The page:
The Worst Parts About Living in Miami

Miami New Times loves its city. We write love letters to it just about every week and are ready to defend it when its honor is attacked. But that doesn't mean life in Miami is all sunshine and lollipops. We can't even paint all of our city's defects as lovable quirks. In fact, there are some downright horrible aspects that come with living in Miami. 

So just in time for summer, let's review the worst parts of life in the Magic City. Airing grievances can be cathartic, after all, and then we can all go back to enjoying the parts of Miami life we love.

The Humidity
For most of its existence, the area we now call Miami was a wet swamp. Humans decided to tame the environment to use for winter leisure, but something went horribly wrong and people started living here year-round. Air conditioning has generally made this a more hospitable life, but there is no avoiding walking outside for five minutes in the summertime and having your shirt drenched in sweat and your hair instantly frizzing out. For most of America, summer is spent out in nature. We spend it hiding inside being coddled by modern refrigeration.

The Feeling That We Are America's Third-Best City, but the Fact That America Does Not See It That Way
Most Miamians will give measured props to New York and L.A., but that's about it. Go ahead and ask around if anyone you know really wants to move to Chicago. We think Miami is great. We're the capital of Latin America! We're an intentional hub of business and culture! We've got it going on. 

Of course, most Americans do not see it that way. They think we're some weird little oddity with a nice beach and a serious cocaine problem, and nothing more. 

Giving Out-of-Towners Directions

Miami-Dade has one of the largest street-grid systems in the South. So in theory it should be relatively easy to get around here, yet it's just messed up and confusing enough that people get hopelessly lost. You can meet people who have found their way to Cutler Bay, asking, "Is this South Beach? Because I thought if I just drove south enough, I'd start to see signs for the beach." At least we know how to get there. In fact, we can only really be counted on for knowing how to get from (a) our home to our place of employment, (b) our home to downtown, and (c) our home to the beach. Anything other than that, most of us have only a very general idea. 

The worst, though, is when friend or relatives from out of town get lost and call you in a panic and ask where they are, especially when they wind up in a suburb you're not familiar with. "I'm at 22nd? I'm by a Burger King." That doesn't help at all!

The Dating Scene 
It's not hard to meet someone in Miami. That's for sure. The problem is that more often than not, that person meets one of these criteria:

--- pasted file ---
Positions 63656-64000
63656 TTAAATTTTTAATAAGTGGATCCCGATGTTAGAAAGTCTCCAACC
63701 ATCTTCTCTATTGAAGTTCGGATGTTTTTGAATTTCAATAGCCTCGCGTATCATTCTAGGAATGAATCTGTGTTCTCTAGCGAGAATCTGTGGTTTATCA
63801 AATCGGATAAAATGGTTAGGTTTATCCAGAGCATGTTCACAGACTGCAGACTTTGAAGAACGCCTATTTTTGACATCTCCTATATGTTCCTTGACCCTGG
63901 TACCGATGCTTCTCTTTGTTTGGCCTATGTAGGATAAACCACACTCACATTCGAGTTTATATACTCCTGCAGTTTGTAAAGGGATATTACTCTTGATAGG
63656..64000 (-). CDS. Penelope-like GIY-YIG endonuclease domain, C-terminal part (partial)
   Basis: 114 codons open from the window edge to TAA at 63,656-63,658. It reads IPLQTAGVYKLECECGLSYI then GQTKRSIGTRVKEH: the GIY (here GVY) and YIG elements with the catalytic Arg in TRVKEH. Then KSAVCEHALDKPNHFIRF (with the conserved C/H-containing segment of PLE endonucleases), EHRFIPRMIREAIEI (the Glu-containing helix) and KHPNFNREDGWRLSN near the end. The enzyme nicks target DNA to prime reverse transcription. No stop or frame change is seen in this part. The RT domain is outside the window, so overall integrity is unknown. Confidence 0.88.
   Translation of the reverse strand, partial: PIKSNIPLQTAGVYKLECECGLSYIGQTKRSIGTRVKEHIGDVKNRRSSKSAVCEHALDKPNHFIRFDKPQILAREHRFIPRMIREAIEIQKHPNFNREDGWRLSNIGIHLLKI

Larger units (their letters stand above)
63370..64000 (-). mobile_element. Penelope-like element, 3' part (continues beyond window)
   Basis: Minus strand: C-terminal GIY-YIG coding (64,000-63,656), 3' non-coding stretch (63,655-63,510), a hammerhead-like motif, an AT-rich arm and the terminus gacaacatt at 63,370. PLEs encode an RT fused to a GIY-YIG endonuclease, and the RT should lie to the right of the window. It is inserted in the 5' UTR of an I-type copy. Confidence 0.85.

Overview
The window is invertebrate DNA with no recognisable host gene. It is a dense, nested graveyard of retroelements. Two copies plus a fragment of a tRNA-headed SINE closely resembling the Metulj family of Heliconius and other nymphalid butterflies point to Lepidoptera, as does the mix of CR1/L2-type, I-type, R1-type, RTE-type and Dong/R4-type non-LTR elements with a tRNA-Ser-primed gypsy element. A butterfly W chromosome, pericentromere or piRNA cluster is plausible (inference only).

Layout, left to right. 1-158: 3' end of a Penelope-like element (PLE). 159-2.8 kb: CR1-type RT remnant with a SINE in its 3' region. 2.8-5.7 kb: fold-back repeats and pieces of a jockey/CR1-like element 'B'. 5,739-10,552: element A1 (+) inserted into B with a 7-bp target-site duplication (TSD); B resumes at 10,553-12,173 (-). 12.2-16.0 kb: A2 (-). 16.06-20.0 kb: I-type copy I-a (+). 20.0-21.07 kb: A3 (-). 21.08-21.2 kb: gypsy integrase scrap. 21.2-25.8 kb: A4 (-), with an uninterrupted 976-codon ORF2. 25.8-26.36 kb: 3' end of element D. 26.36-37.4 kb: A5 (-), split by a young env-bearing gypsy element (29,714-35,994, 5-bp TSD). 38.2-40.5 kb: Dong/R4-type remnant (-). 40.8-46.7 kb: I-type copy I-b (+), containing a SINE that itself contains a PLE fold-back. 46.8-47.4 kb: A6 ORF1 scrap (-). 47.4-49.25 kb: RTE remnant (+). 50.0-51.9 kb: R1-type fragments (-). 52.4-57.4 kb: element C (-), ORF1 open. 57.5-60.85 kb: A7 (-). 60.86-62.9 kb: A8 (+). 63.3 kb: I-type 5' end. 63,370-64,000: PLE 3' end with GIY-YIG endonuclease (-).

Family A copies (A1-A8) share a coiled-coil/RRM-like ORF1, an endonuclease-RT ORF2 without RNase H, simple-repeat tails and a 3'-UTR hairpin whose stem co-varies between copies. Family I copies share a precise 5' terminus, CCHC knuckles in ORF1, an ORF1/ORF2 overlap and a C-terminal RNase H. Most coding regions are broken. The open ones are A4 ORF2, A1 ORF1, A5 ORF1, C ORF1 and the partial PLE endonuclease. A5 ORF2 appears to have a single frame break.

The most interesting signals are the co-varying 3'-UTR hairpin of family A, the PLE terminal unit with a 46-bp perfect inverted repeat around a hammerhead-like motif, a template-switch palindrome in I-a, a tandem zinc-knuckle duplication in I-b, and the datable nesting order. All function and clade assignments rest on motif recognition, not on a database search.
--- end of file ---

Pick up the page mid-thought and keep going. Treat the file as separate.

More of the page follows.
1. He/she is a visitor who has a plane to catch Monday. 
  2. He/she is already in a relationship but just not advertising that fact. 
  3. He/she doesn't want to get serious because he/she isn't sure if he/she really sees him-/herself living in Miami forever.
  4. He/she would rather have oral sex in a parking garage than an actual date.
  5. He/she just doesn't want to commit right now. He/she is just playing the field. Maybe there's something better out there. You know. 
  6. He/she has a deep, dark secret or problem or personality defect that will eventually consume and destroy your life, and you should run while you still can. 
Eventually, you might find someone, but the journey is not an easy one. 

Paying Jacked-Up, Tourist Prices Despite Being a Local
Most of us are smart and know the right places or the right people to usually avoid this, but sometimes it's unavoidable. A friend wants to meet at a lounge, and you end up paying $14 for a Skol Vodka and soda. You try a new restaurant and get charged $20 for a plate of truffle-glazed heirloom potato fillets (a fancy word for French fries). There are enough rich people with little concept of value who make Miami their playground who will pay for these things without thinking twice, and to enjoy your city fully, you end up paying those prices too. 

The Traffic and the Drivers
Well, duh, what else is there to say about it at this point? 

The Politicians Are Extra-Sleazy 
And we're just used to it. We're a newspaper. We see how much you click on and care about different stories. "Another mayor indicted by the FBI? Yawn. sounds about right. See, this is why I don't vote in the first place." 

The Never-Ending Onslaught of Change
Miami is constantly getting a civic facelift. Some people can leave their hometowns for a few years and return only to find that the biggest change is a new Walmart opened and the old Long John Silver's is now a Wendy's. Miami — not so much. Not only do we tear down and rebuild things at a blistering pace, but also even neighborhoods that are mostly physically untouched have a habit of changing their identities every 20 years. There is no constant here. This is no nostalgia. 

Being Located in Florida
It's a state with a reputation for such soul-crushing weirdness that just about any weird crime here makes national headlines. 

The Nagging Feeling That This Will All Be Underwater One Day
Scientists say the city you live in will one day be reclaimed by seawater, perhaps starting in your lifetime. The places you were raised, lived, made memories, and grew as a person will one day very possibly become a real-life Atlantis. Your homeland will no longer exist. Which leads to a certain existential dread that too many people deal with by simply ignoring the situation altogether.
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Kyle Munzenrieder